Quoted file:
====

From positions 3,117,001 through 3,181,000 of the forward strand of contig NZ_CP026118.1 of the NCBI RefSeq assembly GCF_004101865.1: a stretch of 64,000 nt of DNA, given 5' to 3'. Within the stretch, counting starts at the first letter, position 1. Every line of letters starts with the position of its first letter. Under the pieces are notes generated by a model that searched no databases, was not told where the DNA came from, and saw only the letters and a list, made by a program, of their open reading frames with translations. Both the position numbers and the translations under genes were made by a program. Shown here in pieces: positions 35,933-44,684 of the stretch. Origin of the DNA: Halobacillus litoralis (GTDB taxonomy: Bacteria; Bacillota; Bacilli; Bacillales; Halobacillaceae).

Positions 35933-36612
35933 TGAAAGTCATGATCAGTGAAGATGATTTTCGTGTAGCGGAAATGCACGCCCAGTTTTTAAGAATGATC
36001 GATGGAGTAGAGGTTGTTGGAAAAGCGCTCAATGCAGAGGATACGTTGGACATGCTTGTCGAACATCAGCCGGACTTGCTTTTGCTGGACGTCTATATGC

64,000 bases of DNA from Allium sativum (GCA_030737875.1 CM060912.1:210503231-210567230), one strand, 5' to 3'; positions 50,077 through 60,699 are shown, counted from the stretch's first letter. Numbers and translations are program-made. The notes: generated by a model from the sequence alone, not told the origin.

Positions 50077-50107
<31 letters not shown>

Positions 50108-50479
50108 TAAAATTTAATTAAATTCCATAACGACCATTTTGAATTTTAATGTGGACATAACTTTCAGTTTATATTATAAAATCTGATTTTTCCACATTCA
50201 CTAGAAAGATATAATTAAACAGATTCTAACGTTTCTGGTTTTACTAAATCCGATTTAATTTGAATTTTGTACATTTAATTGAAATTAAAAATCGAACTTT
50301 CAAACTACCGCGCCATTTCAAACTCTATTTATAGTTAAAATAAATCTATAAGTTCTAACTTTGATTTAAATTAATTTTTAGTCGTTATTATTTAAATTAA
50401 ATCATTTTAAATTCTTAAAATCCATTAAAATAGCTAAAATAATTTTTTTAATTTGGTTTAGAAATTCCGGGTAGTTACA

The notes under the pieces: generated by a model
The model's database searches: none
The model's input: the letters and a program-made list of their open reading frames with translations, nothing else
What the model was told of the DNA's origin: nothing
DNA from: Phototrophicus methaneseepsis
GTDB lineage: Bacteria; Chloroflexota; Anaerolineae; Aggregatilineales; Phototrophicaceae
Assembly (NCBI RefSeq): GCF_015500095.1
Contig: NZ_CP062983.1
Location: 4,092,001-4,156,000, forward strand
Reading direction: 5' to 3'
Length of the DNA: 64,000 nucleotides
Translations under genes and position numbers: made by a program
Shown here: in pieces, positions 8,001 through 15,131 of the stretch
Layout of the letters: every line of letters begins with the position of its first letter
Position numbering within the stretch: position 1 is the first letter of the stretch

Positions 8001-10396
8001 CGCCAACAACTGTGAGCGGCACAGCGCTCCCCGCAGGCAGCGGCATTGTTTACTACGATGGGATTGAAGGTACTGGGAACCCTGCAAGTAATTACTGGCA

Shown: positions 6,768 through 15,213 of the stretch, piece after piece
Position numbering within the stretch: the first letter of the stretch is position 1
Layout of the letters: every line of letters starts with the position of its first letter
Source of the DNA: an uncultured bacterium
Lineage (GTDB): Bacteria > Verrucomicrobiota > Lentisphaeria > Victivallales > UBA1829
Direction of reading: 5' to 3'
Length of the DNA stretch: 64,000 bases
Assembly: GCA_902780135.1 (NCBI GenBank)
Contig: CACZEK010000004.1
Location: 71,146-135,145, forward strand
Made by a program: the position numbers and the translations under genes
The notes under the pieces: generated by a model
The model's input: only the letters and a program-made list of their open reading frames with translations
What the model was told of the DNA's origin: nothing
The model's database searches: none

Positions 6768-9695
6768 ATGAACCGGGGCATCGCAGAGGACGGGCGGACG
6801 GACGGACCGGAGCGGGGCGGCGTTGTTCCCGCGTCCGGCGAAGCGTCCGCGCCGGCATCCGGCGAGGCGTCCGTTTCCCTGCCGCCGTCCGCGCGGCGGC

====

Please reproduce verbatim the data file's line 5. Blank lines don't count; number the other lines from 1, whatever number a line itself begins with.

64,000 bases of DNA from Allium sativum (GCA_030737875.1 CM060912.1:210503231-210567230), one strand, 5' to 3'; positions 50,077 through 60,699 are shown, counted from the stretch's first letter. Numbers and translations are program-made. The notes: generated by a model from the sequence alone, not told the origin.